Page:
Penny Rogers’ son, Logan, with Dave Ramsey

Dear Dave Ramsey,

We stopped by Ramsey Solutions recently while we were in Nashville for the Teach Them Diligently Conference. You see, my child with autism is a big fan. Logan listens to your radio show on a daily basis via YouTube on his Xbox One. I don’t know how familiar you are with autism. When my son gets interested in something, he gets hyper-focused on it. It started a few years ago when I required him to take Financial Peace for Teens as his economic course in high school.

My son with autism love rules. You give him rules to live a financially sound life. For him, it’s cut and dry. Stay out of debt, be generous while being a good steward of what God has entrusted you and pay for everything with cash. It’s simple and wise counsel that he’ll be able to live by with great success.

We decided to stop by to see the radio show as soon as I discovered it was an option. I wasn’t sure how crowded it would be or if he would be able to handle not being able to meet you if that wasn’t an option. I decided to take a chance knowing full well we may have to leave if it was too much for him. Since it was only 30 minutes from the Gaylord Opryland where we were staying, I was willing to take said chance.

We arrived 45 minutes early. I wanted Logan to be able to see everything he wanted in case we would have to leave early due to his sensory issues. It’s my job to set him up to experience things as best he can with the limitations he has.

First, your building has the nicest bathrooms we have ever had the fortune to visit. Seriously, even my typical girl checked it out more than once. I also appreciated the low lighting and ambiance that helped keep the sensory input to a minimum for my son. Yes, things like that really make a difference. We also look for places like that in the unlikely event that we need to make a quick exit to calm him.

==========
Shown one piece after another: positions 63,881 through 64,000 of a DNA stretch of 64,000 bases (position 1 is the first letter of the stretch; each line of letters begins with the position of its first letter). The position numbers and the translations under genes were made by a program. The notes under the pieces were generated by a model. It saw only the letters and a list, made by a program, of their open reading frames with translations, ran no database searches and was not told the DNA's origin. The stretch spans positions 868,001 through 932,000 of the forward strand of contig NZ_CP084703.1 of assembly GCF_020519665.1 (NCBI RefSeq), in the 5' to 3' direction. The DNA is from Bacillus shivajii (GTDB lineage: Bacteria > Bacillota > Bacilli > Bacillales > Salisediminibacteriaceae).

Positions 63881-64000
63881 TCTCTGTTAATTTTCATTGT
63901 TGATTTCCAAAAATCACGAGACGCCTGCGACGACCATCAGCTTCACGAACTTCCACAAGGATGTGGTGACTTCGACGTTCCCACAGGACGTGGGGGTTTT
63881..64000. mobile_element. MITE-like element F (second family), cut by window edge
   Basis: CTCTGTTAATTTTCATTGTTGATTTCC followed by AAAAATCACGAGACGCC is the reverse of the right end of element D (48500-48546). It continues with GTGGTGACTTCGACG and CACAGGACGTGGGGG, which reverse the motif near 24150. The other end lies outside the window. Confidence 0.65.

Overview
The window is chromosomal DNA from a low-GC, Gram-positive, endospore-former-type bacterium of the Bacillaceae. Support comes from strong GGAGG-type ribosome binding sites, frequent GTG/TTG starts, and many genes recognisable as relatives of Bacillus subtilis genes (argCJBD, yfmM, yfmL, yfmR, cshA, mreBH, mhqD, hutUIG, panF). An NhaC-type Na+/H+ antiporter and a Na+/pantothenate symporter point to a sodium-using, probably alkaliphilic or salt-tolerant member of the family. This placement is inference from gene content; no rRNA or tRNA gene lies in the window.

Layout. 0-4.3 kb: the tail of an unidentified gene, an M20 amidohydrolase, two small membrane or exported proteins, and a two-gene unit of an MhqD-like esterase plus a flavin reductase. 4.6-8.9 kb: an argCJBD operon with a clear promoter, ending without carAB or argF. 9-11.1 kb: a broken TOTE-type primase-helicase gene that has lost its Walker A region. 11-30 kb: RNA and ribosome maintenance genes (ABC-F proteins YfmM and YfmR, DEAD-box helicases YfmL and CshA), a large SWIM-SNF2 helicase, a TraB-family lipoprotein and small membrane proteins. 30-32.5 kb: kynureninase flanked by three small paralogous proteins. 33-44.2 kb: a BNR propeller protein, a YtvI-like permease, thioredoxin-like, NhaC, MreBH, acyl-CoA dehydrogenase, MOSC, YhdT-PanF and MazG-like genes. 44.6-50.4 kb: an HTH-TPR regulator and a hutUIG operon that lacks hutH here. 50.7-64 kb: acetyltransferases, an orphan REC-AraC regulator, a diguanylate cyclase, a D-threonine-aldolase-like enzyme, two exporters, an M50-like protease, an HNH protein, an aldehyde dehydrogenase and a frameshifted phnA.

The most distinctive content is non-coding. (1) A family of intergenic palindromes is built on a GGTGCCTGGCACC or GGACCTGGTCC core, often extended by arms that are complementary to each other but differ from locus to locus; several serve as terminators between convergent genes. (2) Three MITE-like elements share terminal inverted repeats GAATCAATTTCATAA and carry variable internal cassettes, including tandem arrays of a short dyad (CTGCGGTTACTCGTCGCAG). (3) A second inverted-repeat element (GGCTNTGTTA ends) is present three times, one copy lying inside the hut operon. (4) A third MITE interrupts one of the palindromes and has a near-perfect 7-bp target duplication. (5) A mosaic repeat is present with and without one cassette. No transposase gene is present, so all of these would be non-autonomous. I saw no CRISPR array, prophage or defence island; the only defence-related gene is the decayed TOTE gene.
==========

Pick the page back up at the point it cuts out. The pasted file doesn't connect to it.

What I didn’t expect was how incredibly caring and nice your staff would be to make our visit a success. The receptionist answered our questions promptly. We were able to look through the bookstore at our leisure. There were cookies available (we didn’t partake because we’re on a gluten-free diet) as well as a sweet lady who made us coffee and tea. 

Then the lobby filled up quickly with people who I presumed had been there for a class. They all had name tags and bought books for you to sign. Logan wanted to sit on the couch to watch you up close, but it was simply too much. The couch as well as the tables had filled up. The lobby was abuzz with chatter.

We retreated to the bookstore where there was safety, calm and a place to sit away from the crowd. Thank you for the two big screens broadcasting your show so my boy could still see it. Thank you for the comfortable seats by the window. Thank you for the sweet lady who checked in on us to make sure everything was OK. Thank you for having an area to retreat away from the crowd. You might not have planned it that way, but I believe God most certainly did.

When you came out on the first break, I thought we were goners. See, Logan really wanted to meet you. He really wanted an autograph. He had questions to ask you. But it was all too much. I about cried when a very nice lady from the aforementioned class let us in line in front of her. I managed to keep him calm in line by rubbing his back. I silently prayed that our turn would come before you had to go back to your show.